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SA tourism minister announces measures to attract Chinese travelers

A photo shows South African Tourism Minister Patricia de Lille during media interviews in Beijing on November 21, 2023. /CGTN

A photo shows South African Tourism Minister Patricia de Lille during media interviews in Beijing on November 21, 2023. /CGTN

More direct flights from China and a streamlined visa process are among the measures South Africa’s tourism minister has committed to in order to attract Chinese travelers to her country.

During a dialogue session and media interviews in Beijing this week, Patricia de Lille, announced upgrades to the e-Visa website – which include translating it into simplified Chinese characters, and negotiations with airlines such as Air China, South African Airways and Cathay Pacific.

De Lille listed the following measures for the visa process: translating the e-Visa application; looking at ways to stabilize the website by creating a unique e-Visa website just for the Chinese market; engaging with Chinese banks to simplify and streamline the verification of financial records and regularly talking and listening to Chinese tour operators on how to adapt the system.

A file photo of an Air China flight. /CFP

A file photo of an Air China flight. /CFP

A file photo of an Air China flight. /CFP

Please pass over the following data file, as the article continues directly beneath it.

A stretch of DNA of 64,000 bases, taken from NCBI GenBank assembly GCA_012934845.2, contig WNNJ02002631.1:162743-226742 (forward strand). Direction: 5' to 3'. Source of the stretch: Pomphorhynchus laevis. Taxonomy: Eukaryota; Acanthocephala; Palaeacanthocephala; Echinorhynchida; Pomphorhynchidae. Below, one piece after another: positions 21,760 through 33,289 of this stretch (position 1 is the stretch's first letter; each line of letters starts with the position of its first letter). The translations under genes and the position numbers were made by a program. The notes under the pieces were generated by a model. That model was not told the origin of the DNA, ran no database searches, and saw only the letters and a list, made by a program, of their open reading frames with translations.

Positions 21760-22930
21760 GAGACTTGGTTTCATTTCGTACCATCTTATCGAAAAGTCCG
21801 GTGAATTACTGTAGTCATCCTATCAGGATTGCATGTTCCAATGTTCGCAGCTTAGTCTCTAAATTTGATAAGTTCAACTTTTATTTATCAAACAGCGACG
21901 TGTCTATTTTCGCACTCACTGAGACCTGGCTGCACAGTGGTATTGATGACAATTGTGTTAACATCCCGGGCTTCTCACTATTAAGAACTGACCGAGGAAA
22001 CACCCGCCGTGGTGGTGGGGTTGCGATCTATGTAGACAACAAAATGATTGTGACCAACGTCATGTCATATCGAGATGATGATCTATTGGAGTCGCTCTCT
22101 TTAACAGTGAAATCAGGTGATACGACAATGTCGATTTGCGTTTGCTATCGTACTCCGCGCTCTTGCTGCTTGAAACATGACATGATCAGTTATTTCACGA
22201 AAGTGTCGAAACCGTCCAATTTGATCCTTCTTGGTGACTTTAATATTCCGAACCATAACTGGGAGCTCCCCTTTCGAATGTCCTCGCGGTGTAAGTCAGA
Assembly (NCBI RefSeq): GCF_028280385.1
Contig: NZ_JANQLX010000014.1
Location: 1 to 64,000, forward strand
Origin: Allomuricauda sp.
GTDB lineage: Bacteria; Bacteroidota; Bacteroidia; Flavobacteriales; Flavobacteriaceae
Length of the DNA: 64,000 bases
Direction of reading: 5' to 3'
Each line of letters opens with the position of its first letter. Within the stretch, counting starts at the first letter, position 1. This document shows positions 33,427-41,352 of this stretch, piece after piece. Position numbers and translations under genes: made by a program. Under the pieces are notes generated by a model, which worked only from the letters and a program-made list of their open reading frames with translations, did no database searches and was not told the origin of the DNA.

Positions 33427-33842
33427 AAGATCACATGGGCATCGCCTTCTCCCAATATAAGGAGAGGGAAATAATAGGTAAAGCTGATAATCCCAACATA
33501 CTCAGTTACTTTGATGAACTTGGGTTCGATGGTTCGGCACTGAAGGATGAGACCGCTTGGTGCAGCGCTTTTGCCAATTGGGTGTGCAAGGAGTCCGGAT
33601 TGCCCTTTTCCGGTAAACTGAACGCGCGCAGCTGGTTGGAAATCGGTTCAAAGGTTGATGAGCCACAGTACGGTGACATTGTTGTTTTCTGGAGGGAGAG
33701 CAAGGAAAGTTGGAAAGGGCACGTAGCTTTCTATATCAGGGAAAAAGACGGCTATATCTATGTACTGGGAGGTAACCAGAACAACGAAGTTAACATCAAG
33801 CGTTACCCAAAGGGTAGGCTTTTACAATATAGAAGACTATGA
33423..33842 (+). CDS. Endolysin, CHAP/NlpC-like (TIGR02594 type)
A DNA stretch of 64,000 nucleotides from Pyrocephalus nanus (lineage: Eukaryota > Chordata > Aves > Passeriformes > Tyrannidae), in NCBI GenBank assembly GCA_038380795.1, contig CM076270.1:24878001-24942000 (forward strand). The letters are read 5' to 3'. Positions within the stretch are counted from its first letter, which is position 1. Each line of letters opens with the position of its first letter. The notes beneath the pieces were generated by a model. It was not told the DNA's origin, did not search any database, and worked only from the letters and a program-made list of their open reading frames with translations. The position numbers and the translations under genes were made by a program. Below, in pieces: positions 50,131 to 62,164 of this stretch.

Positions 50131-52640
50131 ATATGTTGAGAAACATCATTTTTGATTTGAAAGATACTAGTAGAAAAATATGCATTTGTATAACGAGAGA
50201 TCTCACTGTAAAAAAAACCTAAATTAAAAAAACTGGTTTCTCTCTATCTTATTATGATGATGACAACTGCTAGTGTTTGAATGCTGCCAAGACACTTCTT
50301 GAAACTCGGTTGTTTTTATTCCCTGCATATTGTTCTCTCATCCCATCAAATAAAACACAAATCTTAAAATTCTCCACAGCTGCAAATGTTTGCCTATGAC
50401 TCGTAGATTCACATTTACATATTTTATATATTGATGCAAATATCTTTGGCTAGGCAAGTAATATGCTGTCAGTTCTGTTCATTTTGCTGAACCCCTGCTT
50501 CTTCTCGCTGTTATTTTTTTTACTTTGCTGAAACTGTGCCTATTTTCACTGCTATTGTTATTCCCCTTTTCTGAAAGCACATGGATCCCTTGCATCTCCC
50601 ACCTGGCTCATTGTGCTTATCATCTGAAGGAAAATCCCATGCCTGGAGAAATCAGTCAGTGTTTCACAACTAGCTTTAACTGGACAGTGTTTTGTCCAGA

“(Our) friendship makes a Chinese traveler endure a long-haul flight to the southern tip of Africa to feel the sun on their face as the sun rises over the savannah plains of the Kruger National Park. It is this friendship that sees every Chinese tourist determined to get a visa and feel the icy waters of the Atlantic Ocean at the majestic Cape Point and the warm waters of Durban (in) KwaZulu-Natal. But more importantly, it is the people of South Africa and its diverse and inclusive cultures. It’s the food and the vibe. From the streets of Umlazi and every township and small town to the rooftop bars of Jozi that make you feel the amapiano beat in your bones,” said the tourism minister, who was previously mayor of Cape Town.

A file photo shows Cape Point in Table Mountain National Park, the southern tip of the Cape Peninsula along the Atlantic Ocean in Cape Town, South Africa. /CFP

A file photo shows Cape Point in Table Mountain National Park, the southern tip of the Cape Peninsula along the Atlantic Ocean in Cape Town, South Africa. /CFP

A file photo shows Cape Point in Table Mountain National Park, the southern tip of the Cape Peninsula along the Atlantic Ocean in Cape Town, South Africa. /CFP

There is currently only one direct route between the Chinese mainland, while Cathay Pacific has resumed its non-stop flights between Hong Kong and Johannesburg, South Africa’s largest city.

“While we are in China, we are meeting with Chinese airline directors. We want to increase the frequency of flights between South Africa and China. Right now we have a flight from Beijing to Shenzhen, and then to Johannesburg (on Air China). Because China is so big, we are looking at routes that can be shorter for Chinese tourists to travel, without having to change over in another country to get a connecting flight to South Africa,” said De Lille.